Holobionts and the Hologenome Theory

The term superorganism was coined in 1928 by the American ant expert William Morton Wheeler to describe a colony of eusocial insects such as ants and bees. The prefix “super” indicates a higher level of organization among multiple individuals of the same species where individual members perform specific duties – analogous to the different tissues of an organism.

Somewhat more recently the term superorganism has been used to describe symbiotic relationships between different species. This rather inappropriate use of the word has prompted use of a new, more appropriate term. Lynn Margulis proposed any physical association between individuals of different species for significant portions of their lifetime constitutes a “symbiosis” and that all participants are bionts, such that the resulting association is a holobiont (Margulis, 1991). Every macrobe we know of is associated with diverse microbes, including viruses. So while the macrobe typically carries the name for the entire organismal association, each macrobe is just one biont that comprises a functional holobiont.

Coral; Photo: 3ric Johanson

Holobionts are everywhere: you, me, mosquitoes, every macrobe qualifies. The first recipient of the label holobiont was the coral/zooxanthellae symbiosis. The zooxanthellae live within the coral cells. Corals live in nutrient poor waters; the zooxanthellae are stable cohabitants providing the coral with essential nutrients during their lifetime unless an environmental perturbation disrupts this association. (For more information see Mbiosphere: Algae Capture, Store, and Release Nitrogen to Feed Reef-building Coral). Elevated sea temperatures are the primary cause of coral “bleaching”, or loss of the zooxanthellae, which is detrimental to the coral since they provide the coral with much needed nutrients. More recent research has showed development of resistance within coral populations following the worst bleaching event in modern history, in 1998. It was postulated that changes in the coral microbial community, due to natural selection pressure of the changing water temperature, was responsible for the large-scale adaptation of the coral (Reshef, Koren, Loya, Zilber-Rosenberg, & Rosenberg, 2006).

Colpophyllia natans (brain coral); Photo: 3ric Johanson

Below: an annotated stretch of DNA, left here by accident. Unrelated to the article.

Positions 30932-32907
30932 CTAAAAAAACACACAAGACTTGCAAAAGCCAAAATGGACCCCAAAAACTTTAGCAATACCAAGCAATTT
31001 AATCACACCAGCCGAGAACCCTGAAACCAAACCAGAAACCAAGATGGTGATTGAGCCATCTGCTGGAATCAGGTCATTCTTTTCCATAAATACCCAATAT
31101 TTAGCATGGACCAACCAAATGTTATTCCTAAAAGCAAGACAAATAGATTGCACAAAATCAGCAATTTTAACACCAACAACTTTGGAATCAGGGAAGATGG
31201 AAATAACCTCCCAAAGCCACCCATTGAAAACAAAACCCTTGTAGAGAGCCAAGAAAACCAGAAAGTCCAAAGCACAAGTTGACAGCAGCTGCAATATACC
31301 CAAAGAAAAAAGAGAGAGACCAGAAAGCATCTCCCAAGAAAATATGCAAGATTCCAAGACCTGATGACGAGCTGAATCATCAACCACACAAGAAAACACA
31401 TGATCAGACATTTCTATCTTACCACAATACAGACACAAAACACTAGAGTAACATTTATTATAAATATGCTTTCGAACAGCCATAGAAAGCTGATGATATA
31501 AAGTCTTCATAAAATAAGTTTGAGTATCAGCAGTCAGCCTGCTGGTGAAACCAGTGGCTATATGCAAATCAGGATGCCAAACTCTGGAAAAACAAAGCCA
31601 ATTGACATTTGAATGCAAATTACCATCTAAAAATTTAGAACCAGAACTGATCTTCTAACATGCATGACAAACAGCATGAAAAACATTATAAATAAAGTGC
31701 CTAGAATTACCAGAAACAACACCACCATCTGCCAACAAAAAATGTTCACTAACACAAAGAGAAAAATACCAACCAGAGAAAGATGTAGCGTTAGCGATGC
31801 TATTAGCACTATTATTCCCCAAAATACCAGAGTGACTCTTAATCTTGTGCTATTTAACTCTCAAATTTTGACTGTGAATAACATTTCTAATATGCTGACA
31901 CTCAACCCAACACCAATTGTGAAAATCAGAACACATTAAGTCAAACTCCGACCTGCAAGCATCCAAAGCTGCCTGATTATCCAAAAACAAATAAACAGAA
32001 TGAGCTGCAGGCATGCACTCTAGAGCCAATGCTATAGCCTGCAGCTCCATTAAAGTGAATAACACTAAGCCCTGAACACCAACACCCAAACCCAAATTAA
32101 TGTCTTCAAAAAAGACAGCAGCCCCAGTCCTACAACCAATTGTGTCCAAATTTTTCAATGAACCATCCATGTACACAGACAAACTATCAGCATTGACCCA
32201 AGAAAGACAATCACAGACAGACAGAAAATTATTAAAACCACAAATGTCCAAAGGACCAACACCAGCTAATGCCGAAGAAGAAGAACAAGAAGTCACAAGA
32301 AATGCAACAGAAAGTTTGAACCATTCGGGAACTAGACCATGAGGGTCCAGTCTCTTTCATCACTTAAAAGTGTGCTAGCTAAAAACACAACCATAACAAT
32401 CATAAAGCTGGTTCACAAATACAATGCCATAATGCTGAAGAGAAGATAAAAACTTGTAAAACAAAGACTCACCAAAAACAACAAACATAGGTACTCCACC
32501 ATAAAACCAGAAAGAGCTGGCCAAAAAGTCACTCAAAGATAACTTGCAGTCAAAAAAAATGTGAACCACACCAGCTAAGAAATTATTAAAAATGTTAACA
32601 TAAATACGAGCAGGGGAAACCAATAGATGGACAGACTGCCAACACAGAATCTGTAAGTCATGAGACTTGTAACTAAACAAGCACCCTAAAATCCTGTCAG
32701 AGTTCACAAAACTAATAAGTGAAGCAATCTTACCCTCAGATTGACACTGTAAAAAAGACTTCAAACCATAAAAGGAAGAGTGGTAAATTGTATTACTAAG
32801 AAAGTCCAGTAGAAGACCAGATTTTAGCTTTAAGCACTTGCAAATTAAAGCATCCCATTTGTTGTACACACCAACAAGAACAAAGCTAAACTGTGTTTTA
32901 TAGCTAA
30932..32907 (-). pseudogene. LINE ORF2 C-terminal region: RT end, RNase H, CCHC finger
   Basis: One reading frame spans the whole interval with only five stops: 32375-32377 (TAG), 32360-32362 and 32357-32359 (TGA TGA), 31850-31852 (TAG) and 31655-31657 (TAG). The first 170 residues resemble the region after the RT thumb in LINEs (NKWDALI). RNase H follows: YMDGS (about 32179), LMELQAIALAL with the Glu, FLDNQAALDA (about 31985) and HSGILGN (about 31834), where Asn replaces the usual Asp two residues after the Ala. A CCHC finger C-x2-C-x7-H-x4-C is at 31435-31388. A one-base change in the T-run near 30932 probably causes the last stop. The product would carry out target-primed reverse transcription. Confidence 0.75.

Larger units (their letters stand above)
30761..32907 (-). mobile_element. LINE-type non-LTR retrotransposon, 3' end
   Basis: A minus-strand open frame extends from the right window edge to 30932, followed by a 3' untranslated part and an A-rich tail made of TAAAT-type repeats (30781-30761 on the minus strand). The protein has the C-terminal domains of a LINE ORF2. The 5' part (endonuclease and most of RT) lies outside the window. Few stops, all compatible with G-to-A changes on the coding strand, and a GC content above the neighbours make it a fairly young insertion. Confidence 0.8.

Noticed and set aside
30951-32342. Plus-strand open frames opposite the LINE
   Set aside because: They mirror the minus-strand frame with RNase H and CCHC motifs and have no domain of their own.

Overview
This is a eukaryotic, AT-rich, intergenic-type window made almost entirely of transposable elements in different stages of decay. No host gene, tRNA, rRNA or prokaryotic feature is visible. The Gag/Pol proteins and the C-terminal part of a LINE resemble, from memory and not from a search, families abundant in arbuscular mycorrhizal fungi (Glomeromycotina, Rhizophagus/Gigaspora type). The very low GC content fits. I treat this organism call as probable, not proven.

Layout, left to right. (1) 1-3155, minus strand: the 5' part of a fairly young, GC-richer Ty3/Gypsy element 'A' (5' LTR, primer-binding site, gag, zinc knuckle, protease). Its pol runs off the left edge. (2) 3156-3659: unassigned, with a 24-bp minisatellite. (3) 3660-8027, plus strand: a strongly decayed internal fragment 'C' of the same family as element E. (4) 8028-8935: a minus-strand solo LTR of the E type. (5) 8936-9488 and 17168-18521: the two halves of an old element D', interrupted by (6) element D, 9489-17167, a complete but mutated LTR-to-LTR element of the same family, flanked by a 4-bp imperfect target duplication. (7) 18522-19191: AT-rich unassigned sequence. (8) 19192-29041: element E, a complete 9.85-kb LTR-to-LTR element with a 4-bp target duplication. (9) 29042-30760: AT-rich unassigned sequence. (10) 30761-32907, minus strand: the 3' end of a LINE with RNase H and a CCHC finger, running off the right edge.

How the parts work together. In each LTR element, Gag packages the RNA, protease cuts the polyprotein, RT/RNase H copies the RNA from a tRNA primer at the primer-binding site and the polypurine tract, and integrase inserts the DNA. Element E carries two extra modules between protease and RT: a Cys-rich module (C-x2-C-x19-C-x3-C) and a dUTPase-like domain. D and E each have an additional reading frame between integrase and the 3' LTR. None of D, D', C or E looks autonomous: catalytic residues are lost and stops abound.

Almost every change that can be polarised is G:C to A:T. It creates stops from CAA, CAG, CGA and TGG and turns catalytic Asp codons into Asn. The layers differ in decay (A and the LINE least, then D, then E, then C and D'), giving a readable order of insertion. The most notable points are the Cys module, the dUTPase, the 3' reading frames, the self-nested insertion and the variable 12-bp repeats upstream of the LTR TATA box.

Studies of insect holobionts provide incredible stories of the adaptive strategies conferred from these associations. For example, a bacteriophage (bacterial virus) that infects bacterial symbionts of the pea aphid protects the holobiont against parasitoid wasps. An ant colony is still considered a superorganism, but what better example of a holobiont than the fungi cultivating ants? The holobiont includes attine ants, the farmed monoculture fungal bionts, and various antibiotic producing Bacteria, some of which protect the farm from invading fungal species. Watch these ants work at cultivating their gardens in this fascinating video.

Wikimedia Commons; Photo: Adrian Pingstone

This term holobiont, gave rise to the hologenome theory which states that certain microbiota are selected for based on the host environment, as well as the other types of microbes present (Arumugam et al. 2011). Because the microbes associated with the macrobe are so intimately involved with the organism, changes in the host environment can cause changes in the microbial genomes such that the genome that is being selected is not only the host’s but the hologenome – all the genes of the host and the microbiota. We see evidence of this in nearly all microbiology and human medical journals today with investigations into the human microbiome and its interplay with human health and development.

So what does all this have to do with IV Lab? One of our most well-known macrobes, the mosquito, similarly is a holobiont with a hologenome. Bacterial and viral members of the mosquito holobiont may provide researchers with novel methods of interfering with thePlasmodium life-cycle, thereby disrupting the cycle of human infections. (For more information see Plos Pathogens: Implication of the Mosquito Midgut Microbiota in the Defense against Malaria Parasites; Wikipedia; and Science Magazine; Wolbachia InvadesAnopheles stephensi Populations and Induces Refractoriness to Plasmodium Infection).

Works Cited

Margulis, L. (1991). Symbiogenesis and Symbionticism. In L. Margulis, & R. Fester (Eds.), Symbiosis as a Source of Evolutionary Innovation: Speciation and Morphogenesis (pp. 1-14). Boston: Massachusetts Institute of Technology.